Rather than evaluating actual company performance, the ratings are a better indicator of a company’s allocations of resources to win awards and its work to create a facade of good behavior.

Juravich and Ablavsky say that at the same time T-Mobile was named one of the “World’s Most Ethical Companies” by one corporate ratings organization, a highly respected independent analyst gave T-Mobile a CCC rating, the lowest score possible.

As the National Consumers League (NCL) points out, T-Mobile has drawn the attention of concerned observers—members of Congress, investors, progressive organizations—for its treatment of workers, “ranging from overbearing and disrespectful management styles, to suppression of workers’ rights.” Says NCL Executive Director Sally Greenberg:

T-Mobile is a good demonstration of what is wrong with corporate recognition awards. The company’s well-known problematic labor practices put these ‘best of’ awards in doubt. A company’s treatment of workers must be a key factor in any ratings process, and awards for quality must not be allowed to mask abusive workplace policies.

T-Mobile workers at call centers and retail stores across the country have been fighting for a voice on the job and respect at work for several years. They say they have faced an extensive anti-union campaign by the company that in 2012 closed seven call centers in the United States and shipped more than 3,300 jobs overseas.

The Communications Workers of America (CWA) and ver.di, which represents workers at T-Mobile’s parent company Deutsche Telekom, are working to help T-Mobile workers get the union representation they want. Find out more at TMobileWorkersUnited.

Click here to hear from workers about what it’s really like to work at T-Mobile.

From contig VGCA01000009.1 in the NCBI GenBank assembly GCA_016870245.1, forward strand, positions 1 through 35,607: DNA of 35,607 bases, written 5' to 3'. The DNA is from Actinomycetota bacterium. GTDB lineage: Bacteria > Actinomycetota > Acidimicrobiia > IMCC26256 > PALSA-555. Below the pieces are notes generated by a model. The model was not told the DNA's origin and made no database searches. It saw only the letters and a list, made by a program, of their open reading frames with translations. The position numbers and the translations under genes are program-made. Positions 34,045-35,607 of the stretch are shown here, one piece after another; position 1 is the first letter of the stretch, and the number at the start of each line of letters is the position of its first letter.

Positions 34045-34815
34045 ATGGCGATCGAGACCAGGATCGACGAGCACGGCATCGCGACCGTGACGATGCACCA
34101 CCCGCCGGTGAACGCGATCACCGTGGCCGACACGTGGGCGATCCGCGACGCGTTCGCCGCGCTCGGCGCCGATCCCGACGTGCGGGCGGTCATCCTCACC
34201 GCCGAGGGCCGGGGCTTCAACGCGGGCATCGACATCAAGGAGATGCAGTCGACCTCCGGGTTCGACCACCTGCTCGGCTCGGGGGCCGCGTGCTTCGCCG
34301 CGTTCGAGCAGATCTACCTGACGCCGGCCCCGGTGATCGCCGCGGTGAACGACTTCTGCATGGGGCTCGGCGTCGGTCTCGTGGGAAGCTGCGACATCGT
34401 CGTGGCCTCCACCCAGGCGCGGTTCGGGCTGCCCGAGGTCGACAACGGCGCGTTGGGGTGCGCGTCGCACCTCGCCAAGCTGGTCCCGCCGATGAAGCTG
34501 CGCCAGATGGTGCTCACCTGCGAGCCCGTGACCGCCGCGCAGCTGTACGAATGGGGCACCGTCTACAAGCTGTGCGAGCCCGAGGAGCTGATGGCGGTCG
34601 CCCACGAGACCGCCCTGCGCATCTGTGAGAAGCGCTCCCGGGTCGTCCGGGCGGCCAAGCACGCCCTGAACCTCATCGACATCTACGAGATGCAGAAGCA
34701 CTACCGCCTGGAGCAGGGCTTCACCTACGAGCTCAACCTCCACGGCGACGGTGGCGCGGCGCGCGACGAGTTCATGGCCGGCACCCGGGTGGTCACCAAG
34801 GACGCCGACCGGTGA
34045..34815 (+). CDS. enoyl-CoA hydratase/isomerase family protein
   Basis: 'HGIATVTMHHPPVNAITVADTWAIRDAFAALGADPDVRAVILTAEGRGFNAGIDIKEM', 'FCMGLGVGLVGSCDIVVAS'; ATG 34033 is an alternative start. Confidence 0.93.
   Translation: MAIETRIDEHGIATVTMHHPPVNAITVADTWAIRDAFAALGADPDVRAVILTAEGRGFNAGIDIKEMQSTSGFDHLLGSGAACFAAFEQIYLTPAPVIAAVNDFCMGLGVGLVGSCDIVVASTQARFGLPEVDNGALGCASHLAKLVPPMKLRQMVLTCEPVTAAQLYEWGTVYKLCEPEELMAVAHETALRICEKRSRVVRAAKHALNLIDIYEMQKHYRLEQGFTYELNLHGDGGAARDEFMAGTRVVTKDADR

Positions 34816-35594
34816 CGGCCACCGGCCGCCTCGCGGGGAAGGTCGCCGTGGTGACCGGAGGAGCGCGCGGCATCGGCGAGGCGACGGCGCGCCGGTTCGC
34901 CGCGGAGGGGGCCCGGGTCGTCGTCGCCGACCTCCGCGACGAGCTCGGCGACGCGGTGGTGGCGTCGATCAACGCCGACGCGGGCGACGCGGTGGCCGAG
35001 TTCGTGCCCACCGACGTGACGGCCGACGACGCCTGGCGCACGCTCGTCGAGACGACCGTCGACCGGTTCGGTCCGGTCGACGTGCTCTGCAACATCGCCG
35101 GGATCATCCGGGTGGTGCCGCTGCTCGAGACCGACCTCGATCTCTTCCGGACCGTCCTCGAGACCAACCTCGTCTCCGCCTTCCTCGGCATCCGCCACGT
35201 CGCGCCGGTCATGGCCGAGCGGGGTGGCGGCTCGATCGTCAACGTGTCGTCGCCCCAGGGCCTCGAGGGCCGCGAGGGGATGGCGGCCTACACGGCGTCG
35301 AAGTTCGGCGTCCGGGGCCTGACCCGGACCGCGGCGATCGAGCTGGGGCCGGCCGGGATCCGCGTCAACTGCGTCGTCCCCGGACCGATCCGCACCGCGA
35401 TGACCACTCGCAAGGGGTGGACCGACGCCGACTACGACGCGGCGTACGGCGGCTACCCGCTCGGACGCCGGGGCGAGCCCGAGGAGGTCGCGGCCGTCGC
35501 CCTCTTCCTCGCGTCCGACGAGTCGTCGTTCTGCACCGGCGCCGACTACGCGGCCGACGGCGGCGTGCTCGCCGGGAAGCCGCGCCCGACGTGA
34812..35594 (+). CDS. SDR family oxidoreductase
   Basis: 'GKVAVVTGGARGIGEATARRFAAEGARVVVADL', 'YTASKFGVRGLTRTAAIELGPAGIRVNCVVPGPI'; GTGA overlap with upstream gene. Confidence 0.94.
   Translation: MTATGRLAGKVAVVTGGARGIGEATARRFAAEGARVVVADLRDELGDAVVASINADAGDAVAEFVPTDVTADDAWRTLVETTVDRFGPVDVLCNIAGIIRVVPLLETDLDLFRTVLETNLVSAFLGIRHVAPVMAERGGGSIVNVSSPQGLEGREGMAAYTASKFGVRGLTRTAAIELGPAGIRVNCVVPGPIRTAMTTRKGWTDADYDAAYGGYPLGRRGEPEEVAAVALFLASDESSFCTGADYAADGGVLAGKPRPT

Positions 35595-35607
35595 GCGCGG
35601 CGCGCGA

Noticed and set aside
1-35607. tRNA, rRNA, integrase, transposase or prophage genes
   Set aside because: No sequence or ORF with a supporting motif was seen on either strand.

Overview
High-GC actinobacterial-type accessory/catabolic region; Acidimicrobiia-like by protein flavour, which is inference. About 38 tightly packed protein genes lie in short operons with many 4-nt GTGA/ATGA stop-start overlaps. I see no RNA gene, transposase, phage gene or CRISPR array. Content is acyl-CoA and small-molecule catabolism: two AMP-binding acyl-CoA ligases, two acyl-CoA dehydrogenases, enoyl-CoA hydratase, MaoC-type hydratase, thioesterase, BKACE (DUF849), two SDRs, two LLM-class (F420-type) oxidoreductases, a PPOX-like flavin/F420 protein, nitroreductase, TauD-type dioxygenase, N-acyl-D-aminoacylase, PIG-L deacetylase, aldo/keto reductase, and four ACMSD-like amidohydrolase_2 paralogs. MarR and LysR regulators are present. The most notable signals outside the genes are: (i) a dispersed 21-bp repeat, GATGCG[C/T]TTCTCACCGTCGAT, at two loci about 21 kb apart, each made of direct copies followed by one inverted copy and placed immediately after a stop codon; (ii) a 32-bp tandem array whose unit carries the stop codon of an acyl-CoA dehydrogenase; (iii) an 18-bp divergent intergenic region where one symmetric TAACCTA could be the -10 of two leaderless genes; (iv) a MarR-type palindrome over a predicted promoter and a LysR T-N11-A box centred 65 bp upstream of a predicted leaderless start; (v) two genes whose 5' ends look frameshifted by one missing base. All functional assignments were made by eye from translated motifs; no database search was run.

Reposted from AFL-CIO NOW

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New Website Keeps You on Top of Southern California Carwash Workers’ Fight for Justice

New Website Keeps You on Top of Southern California Carwash Workers' Fight for Justice

We’ve been reporting on the fight for justice for Southern California carwash workers—and their CLEAN Carwash campaign’s many victories—since the carwasheros launched their campaign. Now with a new website, you can keep up with the latest developments in the workers’ campaign.

Here are some of the new features:

  • There’s the “A Better Carwash” map of union carwashes, which is constantly updated as we have more victories for workers. This way, you’ll always know where the latest carwashes are that have fair wages and working conditions throughout California.
  • There’s also an Action Center that gives people more ways to help carwash workers beyond “Like” us on Facebook (which is cool, too, but sometimes we want to do more, right?).
  • The campaign’s blog features regular and personalized blog posts from a worker’s perspective about important issues, struggles and developments in the campaign that you’ll want to know about.
  • A new Worker Center page that not only lays out the work of this important service to “carwasheros” but creates ways to contribute to it in different forms as well.